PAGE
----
• Political Geography: Russia, Japan, China, Middle East, United States of America, Indo-Pacific
  • Author: Tetsuo Kotani
  • Publication Date: 06-2021
  • Content Type: Research Paper
  • Institution: Japan Institute Of International Affairs (JIIA)
  • Abstract: A summit meeting between Prime Minister Yoshihide Suga and President Joe Biden was held on April 16, 2021, followed by a joint statement. In the statement, for the first time in the 52 years since 1969, the importance of the security of the Taiwan Strait was emphasized by the leaders of Japan and the United States, confirming that both countries are increasingly concerned about the current situation regarding Taiwan. According to a poll conducted by Nikkei Inc. after the summit, 50% of the Japanese public considered the U.S.-Japan summit itself as "positive" (32% "negative"), and 74% of the respondents "agreed" that Japan should be involved in stabilizing the Taiwan Strait, while only 13% "disagreed." These figures were received with some surprise by experts. This paper will analyze these changes in Japan's perception of Taiwan, and then examine the issues that Japan should address in the future following the recent Japan-U.S. joint statement.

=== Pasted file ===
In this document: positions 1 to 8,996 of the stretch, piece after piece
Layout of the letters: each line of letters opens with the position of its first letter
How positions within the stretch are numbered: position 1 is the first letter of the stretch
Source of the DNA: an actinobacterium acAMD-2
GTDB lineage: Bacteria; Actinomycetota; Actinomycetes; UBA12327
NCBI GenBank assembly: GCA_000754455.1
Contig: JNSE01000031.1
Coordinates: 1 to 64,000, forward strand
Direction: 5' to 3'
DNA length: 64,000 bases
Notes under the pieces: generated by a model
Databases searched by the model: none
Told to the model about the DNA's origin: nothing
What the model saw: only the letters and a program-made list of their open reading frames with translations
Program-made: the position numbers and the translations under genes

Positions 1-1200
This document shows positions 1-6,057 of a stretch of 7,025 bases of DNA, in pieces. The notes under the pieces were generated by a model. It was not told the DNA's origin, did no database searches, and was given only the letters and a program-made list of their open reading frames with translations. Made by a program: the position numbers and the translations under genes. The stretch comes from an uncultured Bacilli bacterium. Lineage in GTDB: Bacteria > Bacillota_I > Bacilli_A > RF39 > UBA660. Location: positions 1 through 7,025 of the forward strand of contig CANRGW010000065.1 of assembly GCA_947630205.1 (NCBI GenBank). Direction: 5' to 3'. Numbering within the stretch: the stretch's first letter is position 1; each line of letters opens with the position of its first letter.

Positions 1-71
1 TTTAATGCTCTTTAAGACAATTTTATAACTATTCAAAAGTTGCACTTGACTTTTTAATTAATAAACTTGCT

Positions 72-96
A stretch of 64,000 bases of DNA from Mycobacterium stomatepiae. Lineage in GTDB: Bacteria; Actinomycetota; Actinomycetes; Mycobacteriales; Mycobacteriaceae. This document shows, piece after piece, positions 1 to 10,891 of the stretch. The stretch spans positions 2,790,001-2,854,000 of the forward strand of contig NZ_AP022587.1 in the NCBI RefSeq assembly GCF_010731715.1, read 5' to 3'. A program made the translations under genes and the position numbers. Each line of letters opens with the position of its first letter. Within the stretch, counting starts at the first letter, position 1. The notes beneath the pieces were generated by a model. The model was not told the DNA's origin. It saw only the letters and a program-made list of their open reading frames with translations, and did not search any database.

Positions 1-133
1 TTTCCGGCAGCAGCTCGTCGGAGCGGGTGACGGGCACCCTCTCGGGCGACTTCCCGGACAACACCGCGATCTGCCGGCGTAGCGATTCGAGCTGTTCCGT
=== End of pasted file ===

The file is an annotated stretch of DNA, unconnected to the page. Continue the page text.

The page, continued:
• Topic: Security, Foreign Policy, Diplomacy
  • Political Geography: Japan, Taiwan, Asia, United States of America
  • Author: Nobumasa Akiyama
  • Publication Date: 01-2021
  • Content Type: Commentary and Analysis
  • Institution: Japan Institute Of International Affairs (JIIA)